Daal Baati is an Indian dish of daal (lentils) and baati (hard wheat rolls). It is popular in Madhya Pradesh (especially in Braj, Nimar and Malwa regions), Rajasthan, Maharashtra’s Khandesh and Vidarbha region, Gujarat, and Uttar Pradesh.
Daal is prepared using tuvaar dal, chana daal (prepared by removing skin of split chickpeas), mung dal, moth dal, or urad dal. The pulses or lentils are cooked together after being soaked in water for a few hours. First, a small amount of vegetable oil is heated in a frying pan and then the seasoning rai-jeera (mustard and cumin seeds) is added into the hot oil. Then green chilli, garlic and some spices including asafoetida, red chilli, turmeric, coriander, ginger are added. There may be a sweet and sour version of dal in some regions. Finally, the boiled daal is added and cooked.
Baati is a hard bread made up of wheat flour commonly known as aata. Wheat flour is kneaded with little bit of salt, dahi (yogurt) and water. Tennis ball-sized round balls of this dough are cooked in a well-heated traditional oven or in an earthen stove. When the Baati becomes golden brown in colour, it is greased with ghee and is then served with daal, rava laddoo, rice, pudina chutney, kairi (raw mango) chutney, garlic chutney, green salad with much onion, and fresh buttermilk.
'Dal Baati Choorma' is a traditional delicacy from the state of Rajasthan. It is associated with the festivals of Makar Sankranti and Diwali in the Dhundhand region. It is also prepared on special occasions like marriage ceremonies and housewarming.
Dal Baati is eaten with Choorma popularly in regions of Rajasthan and Haryana. Choorma is a sweet delicacy made of coarsely grounded wheat flour, bajra (millet) flour, or semolina. It is made by grinding the fire-baked or fried dough balls and mixing it with ghee, powdered sugar, and dry fruits.
This rustic sphere of baked deliciousness is revered as much for its simplicity as for its unforgettable taste. And yet when it comes to tracing the story behind this culinary masterpiece, there is not much available. People in the western region of India, i.e., Rajasthan, Haryana, and parts of Gujarat have been eating this for generations now.
Baati made of unsalted wheat, ghee and camel milk was first mentioned during the time of Bappa Rawal—the founder of the kingdom of Mewar in Rajasthan. They were known as a nomadic warrior tribe before they settled into the tapestry of a kingdom and got Chittor in form of dowry from Maan Mori, Baati was the Guhilot's official wartime meal.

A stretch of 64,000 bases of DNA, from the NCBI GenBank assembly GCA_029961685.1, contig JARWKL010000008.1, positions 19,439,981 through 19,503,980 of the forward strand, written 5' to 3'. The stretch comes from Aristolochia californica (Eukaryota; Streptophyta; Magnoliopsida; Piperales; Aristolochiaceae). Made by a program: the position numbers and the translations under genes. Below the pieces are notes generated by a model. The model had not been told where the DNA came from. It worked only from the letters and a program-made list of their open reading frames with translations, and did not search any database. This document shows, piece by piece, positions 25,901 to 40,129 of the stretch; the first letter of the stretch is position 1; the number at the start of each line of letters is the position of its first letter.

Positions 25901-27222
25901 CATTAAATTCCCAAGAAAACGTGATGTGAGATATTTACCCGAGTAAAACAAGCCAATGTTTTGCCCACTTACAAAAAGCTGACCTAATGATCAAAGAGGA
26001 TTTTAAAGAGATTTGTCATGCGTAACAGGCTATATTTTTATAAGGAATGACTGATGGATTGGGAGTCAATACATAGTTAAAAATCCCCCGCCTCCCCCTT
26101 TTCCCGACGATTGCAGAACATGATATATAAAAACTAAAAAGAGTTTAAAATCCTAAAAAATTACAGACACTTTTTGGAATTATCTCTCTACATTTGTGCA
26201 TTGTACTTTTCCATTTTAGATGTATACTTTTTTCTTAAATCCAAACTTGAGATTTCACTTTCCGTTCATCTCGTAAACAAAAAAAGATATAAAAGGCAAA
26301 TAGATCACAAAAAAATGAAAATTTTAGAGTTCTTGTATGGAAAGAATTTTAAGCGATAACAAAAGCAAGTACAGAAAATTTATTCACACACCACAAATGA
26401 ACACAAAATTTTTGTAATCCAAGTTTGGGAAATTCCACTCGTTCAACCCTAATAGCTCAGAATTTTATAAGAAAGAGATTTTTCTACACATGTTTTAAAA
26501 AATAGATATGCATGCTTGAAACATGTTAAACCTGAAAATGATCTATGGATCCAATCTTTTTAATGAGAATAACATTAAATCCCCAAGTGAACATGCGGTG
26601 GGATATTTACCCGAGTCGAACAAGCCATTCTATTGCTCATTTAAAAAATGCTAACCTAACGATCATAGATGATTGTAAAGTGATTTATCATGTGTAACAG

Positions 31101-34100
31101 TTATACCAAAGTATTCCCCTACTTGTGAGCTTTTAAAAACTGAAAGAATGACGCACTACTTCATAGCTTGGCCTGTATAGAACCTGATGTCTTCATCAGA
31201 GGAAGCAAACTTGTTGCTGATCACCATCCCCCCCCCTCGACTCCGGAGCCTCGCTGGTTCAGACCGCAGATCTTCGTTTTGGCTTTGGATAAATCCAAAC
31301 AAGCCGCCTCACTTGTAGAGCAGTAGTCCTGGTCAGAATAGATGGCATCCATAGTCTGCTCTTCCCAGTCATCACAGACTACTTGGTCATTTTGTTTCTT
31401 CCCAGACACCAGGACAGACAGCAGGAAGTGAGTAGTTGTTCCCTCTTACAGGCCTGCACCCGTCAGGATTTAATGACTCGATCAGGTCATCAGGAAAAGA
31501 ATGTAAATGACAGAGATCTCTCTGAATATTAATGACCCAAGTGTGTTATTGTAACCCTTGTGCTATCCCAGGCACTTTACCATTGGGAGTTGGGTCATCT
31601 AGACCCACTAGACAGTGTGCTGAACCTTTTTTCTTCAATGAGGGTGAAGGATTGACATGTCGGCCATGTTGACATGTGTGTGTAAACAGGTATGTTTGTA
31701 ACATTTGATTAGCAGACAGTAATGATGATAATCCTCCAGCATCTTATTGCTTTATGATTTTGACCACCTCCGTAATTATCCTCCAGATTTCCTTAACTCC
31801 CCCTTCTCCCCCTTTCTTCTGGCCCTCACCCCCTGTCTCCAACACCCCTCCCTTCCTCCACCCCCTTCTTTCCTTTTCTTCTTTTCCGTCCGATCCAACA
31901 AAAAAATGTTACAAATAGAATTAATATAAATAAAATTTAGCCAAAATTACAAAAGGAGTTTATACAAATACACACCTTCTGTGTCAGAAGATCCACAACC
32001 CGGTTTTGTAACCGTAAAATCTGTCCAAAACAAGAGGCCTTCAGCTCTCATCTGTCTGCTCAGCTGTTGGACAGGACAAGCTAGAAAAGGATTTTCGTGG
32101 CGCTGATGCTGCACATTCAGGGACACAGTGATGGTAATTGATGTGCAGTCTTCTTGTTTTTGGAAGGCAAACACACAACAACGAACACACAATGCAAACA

It is said that soldiers would break the dough into chunks and leave it buried under thin layers of sand to bake under the sun. So when they returned, they could find perfectly baked roundels that were dunked into ghee and had; on a good day, there would be curd or buttermilk as well. Baati was paired with ghee and curd before Dal and Choorma. Choorma and the Panchmael Dal came as a later addition with time as civilization set in.
And though a few anthropologists believe that at the grassroots level, Baati was still paired with ghee and buttermilk or curd made of camel or goat milk. It was the upper caste who enjoyed the combination of Dal and Baati. This can be connected to the result of traders settling in Mewar, or the influence of the Gupta period cooking style where Panchmael Dal was considered a delicacy and was eventually adopted by a royal chef and became popular.
The inclusion of Choorma, which is an integral part of the meal today, was yet another innovation that is credited to the House of Mewar. Folklore says that it was during one of the war days when a cook accidentally poured sugarcane juice into the Baati that the Choorma was found. Other tales tell of homemakers who would keep the Baatis in sugar/jaggery water in an attempt to keep the Baatis fresh for their husbands which eventually became Choorma. Perhaps this answers the association of Choorma with Dal Baati.
Dal bafla (Hindi: दाल बाफ़्ला) is a variation of Dal Baati, where the normal Bafla is boiled before baking it in traditional Baati oven. Baati is replaced by the bafla, a softer version of it. it is native to Indore (Malwa region) of Madhya Pradesh. Although, parts of Rajasthan have been consuming Bafla and claims it to be native to the place.